HOW LONG DOES IT TAKE TO SORT A sort program consists of at least two loops that compare two items. Based on the result of a comparison an exchange (swap) or shuffle (shift) will take place. The number of comparisons will differ depending on the size of the data and as a result the number of swaps or shuffles will be different. For example, if you are sorting 1000 items the number of comparisons will be higher than if you were sorting 10 items. Similarly the number of swaps or shuffles will be higher as the size of the data becomes larger. Therefore the execution time of a sort depends relatively on the order of size of the data - e.g. O(N). For example if the size of the data is 10 and there are two loops (nested), there are approximately 100 comparisons. Generally the number of comparisons for the size of n will be n2.


How many comparisons and how many swaps are in a bubble sort? Roughly speaking we have n data, therefore n-1 comparisons, and for each comparison we might need an exchange (worst case). Therefore, for a data size of 10 items we need 9 comparisons and 9 exchanges (swaps). This is just for the first pass. How about the second pass? We need one less comparison and one less swap. For the second pass we need n-2, in third pass n-3, and finally n-9 which is 1. Add the numbers for each pass together we will have:

n-1 + n-2 + n-3 + n-4 +  n-5 + n-6 + n-7 + n-8 + n-9  
It seems like the sum of the first n numbers already has a mathematical formula n(n+1)/2. For above example substituting the value in the formula we will have 9*(10)/2 which is 45 comparisons needed to sort a data of size 10. Similarly 45 swaps are needed in the worst case.


Mathematicians have calculated the sum of the first n numbers according to the following procedures: To find the sum of a series (9 to 1): Start with adding the reverse of the series which makes all numbers the same( e.g. 10). Count the resulting numbers. There are n number of n-1. Finally, divide the result by 2 since an additional series was added at the beginning. By observing the below computation yourself, you can figure out why the formula is n* (n+1)/2 and sum of the first 9 number is 9*(10)/2.

9      + 8     + 7     + 6    + 5      + 4    + 3    + 2    + 1 
+         +       +	        +	     +        +       +        +       +	             
1	2       3	        4	     5         6       7        8       9
||	||       ||          ||       ||         ||        ||        ||        ||
10       10      10      10     10       10     10      10     10

To analyze an algorithm and to have a better picture of how an algorithm function works there are three situations that one may have to observe: Worst case, Average case and Best case. For example, for a sorting algorithm the worst case would be when the number of comparisons and swaps are the maximum and the best case would be when the number of comparisons and swaps becomes the minimum. The average case is the mixture of all special cases including worst and best cases, and in several algorithms finding the average case is not an easy task to figure out. In an example of bubble sort the worst case would be when data is sorted in reverse (descending) and we want to sort it in ascending order. However a bubble sort can be performed best if the data is already sorted. If there is no swap within a pass, adding a condition to the bubble sort will terminate any further passes. Other questions such as what happens if only one data is not sorted and is in last position or in the first position. These are the questions that we need to answer in an average case since we need to look all special situations.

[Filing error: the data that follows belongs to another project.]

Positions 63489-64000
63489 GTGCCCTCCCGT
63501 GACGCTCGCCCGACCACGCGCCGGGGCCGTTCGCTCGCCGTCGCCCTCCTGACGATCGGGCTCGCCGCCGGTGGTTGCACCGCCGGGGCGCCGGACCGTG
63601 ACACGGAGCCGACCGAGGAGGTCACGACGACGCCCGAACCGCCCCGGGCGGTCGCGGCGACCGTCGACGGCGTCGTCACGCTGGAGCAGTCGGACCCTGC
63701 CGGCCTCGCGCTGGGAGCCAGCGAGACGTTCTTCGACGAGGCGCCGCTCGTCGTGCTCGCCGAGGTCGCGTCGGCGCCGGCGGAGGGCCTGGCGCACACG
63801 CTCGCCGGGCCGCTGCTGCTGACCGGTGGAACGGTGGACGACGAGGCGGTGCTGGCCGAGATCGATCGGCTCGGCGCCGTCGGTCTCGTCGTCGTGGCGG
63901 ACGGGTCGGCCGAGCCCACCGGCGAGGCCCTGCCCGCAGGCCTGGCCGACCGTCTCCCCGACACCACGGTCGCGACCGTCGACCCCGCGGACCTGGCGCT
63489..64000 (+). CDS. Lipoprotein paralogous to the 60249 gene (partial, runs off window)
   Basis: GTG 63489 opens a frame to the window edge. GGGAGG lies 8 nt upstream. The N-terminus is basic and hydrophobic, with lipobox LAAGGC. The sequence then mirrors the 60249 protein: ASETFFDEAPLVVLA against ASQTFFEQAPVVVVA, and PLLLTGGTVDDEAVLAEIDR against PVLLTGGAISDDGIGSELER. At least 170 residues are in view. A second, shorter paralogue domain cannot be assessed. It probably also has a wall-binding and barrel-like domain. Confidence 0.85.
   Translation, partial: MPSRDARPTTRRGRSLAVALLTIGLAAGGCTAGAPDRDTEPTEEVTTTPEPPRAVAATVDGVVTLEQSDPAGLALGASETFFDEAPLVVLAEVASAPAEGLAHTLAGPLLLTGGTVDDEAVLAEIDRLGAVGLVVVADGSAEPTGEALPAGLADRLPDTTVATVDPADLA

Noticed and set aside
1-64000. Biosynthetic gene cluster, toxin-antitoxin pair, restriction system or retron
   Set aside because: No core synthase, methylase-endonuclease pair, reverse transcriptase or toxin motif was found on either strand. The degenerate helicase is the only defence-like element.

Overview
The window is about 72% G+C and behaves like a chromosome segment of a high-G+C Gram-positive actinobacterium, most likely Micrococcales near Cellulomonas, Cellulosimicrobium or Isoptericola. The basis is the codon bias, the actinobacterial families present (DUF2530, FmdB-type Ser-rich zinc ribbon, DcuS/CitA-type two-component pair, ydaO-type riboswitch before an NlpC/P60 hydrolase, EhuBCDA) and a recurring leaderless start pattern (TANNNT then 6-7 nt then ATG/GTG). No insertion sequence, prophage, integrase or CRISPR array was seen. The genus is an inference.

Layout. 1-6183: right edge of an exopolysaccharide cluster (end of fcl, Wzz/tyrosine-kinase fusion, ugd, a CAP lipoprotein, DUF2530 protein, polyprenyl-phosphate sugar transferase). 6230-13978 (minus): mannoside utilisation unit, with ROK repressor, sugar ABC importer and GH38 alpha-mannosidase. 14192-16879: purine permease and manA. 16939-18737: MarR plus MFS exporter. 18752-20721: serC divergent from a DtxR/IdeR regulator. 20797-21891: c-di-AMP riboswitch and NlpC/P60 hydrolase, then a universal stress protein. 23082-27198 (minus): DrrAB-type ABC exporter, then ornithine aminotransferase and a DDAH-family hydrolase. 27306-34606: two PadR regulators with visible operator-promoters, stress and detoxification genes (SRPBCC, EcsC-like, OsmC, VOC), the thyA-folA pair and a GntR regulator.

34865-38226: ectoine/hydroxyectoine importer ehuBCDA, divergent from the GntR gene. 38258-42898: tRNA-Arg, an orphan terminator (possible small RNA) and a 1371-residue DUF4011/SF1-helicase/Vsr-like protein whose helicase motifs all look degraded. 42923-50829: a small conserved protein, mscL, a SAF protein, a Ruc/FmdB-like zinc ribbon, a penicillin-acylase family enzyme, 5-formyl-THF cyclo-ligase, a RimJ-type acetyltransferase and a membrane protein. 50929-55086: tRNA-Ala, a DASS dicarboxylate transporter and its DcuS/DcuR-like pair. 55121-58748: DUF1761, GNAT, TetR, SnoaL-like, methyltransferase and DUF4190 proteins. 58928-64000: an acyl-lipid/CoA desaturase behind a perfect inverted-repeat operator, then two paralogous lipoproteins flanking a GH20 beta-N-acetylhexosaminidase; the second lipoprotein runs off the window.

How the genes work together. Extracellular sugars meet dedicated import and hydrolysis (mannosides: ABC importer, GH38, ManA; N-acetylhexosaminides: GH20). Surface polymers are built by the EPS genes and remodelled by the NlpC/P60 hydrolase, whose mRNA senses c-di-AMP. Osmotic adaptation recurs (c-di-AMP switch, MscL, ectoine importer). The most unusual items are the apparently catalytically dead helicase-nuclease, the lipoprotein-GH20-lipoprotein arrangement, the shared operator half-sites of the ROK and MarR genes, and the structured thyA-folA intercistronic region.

One way to compare the algorithms without executing them or even writing them is to compare their order of magnitude (Big-O) function. A Big-O notation gives the rounded-off (upper bound) worst-case performance of an algorithm. An algorithm’s worst case is a situation that we need to watch out for. For example, the Big-O notation for the bubble sort is O(n2).


When two items are not in order, a swap is necessary to sort the items. For a swap, a temporary variable is needed to hold the value of the assigned variable before it is replaced. Note that, by default, pass of parameters in C++ is done by value. Any swap by value will not have impact upon calling the function. Therefore, the name of an array has to be passed with both indices. Pass the parameters by reference or pass the parameters by pointers as illustrated below:
 swap (int slot[ ], int i, int j)
   	int temp = slot [ i ];
       	slot [ i ] = slot[ j ];
          	slot [ j ] = temp;          
In the above swap function the array and the index i and j of the array are passed.

 swap (int &x, int &y)
	int temp = x;
	x = y;
	y = temp;
For the above function to swap, the address of each element of an array is passed. In C++ this passing is known as pass by reference. In order to use a swap function we need temporary memory. The following function demonstrates the swap without wasting memory.

The function call in the main program will be as follows:

swap (slot[i], slot[i+1]);

Another way to swap is to pass pointers.
  swap (int *x, int *y)
int temp=*x;
The above swap function receives the address of each element of the array and stored in a pointer variable (this is done traditionally in C Language). The function call in main will be:

swap (&slot[i], &slot[i+1]);


If you wonder how to swap two variables without a third variable, so you can save memory, here we have two solutions:
swap (int &x, int &y)
 	x = x + y;
 	y = x – y;
  	x = x – y;
The above swap will save memory, but it will take longer due to the computation. Another way to swap two items without a temporary variable is to use Exclusive-OR as show below. Exclusive-OR is faster than regular addition and subtraction. The program below uses better computation because it performs by using Exclusive-OR (bit-wise operator).
 swap (int &x, int &y)
  x = x ^ y;
  y = x ^y;
  	  x = y ^ x;